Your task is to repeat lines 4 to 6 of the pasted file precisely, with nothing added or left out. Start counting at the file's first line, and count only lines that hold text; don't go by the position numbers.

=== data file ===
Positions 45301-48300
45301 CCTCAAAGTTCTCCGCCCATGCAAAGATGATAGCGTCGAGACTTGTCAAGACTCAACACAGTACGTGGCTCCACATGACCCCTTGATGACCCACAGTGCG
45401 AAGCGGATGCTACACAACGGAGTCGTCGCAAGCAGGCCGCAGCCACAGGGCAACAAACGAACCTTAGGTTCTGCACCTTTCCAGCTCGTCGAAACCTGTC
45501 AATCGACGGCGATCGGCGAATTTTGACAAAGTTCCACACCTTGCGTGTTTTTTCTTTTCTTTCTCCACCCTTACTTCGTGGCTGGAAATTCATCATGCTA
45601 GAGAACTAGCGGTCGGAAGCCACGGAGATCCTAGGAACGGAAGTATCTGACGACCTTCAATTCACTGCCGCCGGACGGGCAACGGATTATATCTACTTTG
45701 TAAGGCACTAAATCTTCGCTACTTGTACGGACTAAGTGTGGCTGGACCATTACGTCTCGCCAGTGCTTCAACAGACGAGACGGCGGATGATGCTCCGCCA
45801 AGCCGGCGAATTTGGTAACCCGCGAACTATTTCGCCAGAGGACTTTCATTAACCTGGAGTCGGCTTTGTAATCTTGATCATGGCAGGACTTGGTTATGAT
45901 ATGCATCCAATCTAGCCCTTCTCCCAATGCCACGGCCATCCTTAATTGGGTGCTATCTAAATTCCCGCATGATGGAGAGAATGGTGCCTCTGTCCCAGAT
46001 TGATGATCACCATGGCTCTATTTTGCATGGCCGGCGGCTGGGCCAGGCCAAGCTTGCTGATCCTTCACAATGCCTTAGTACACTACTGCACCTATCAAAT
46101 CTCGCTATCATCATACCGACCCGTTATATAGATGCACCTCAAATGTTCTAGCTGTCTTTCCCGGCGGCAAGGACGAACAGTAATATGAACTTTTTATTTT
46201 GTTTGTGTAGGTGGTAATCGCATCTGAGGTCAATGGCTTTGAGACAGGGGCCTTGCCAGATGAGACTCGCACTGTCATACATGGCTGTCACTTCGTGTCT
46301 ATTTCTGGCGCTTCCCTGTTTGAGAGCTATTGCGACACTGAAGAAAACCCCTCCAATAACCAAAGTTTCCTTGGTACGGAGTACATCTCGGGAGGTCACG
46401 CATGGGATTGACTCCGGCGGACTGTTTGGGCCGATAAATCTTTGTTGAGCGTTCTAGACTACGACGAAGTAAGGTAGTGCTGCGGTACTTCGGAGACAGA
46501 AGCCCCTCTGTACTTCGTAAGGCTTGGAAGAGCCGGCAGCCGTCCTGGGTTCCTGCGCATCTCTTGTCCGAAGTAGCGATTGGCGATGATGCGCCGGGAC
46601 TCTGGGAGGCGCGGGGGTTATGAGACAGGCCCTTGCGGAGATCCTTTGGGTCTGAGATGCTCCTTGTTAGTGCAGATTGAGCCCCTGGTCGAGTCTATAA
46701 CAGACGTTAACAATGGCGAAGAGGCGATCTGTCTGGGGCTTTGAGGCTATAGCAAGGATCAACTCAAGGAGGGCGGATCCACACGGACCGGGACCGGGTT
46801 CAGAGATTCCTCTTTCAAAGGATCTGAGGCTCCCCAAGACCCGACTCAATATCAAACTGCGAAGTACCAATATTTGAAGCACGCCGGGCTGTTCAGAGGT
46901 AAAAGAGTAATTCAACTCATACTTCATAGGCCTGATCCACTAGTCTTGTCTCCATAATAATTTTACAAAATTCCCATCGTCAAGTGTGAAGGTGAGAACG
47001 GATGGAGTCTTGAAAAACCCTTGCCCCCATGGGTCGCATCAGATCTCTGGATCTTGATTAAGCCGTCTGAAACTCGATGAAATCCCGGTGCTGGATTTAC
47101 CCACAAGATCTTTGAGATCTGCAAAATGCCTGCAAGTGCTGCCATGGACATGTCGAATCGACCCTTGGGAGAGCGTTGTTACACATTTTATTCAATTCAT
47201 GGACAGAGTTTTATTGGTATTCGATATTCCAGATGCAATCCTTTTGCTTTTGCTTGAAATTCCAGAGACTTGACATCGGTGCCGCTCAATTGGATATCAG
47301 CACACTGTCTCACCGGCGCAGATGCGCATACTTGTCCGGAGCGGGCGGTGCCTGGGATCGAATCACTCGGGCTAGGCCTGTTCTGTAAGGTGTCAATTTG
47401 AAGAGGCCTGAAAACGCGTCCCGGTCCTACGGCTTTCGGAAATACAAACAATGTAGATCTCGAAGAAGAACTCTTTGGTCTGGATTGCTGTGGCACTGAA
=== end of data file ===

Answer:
45501 AATCGACGGCGATCGGCGAATTTTGACAAAGTTCCACACCTTGCGTGTTTTTTCTTTTCTTTCTCCACCCTTACTTCGTGGCTGGAAATTCATCATGCTA
45601 GAGAACTAGCGGTCGGAAGCCACGGAGATCCTAGGAACGGAAGTATCTGACGACCTTCAATTCACTGCCGCCGGACGGGCAACGGATTATATCTACTTTG
45701 TAAGGCACTAAATCTTCGCTACTTGTACGGACTAAGTGTGGCTGGACCATTACGTCTCGCCAGTGCTTCAACAGACGAGACGGCGGATGATGCTCCGCCA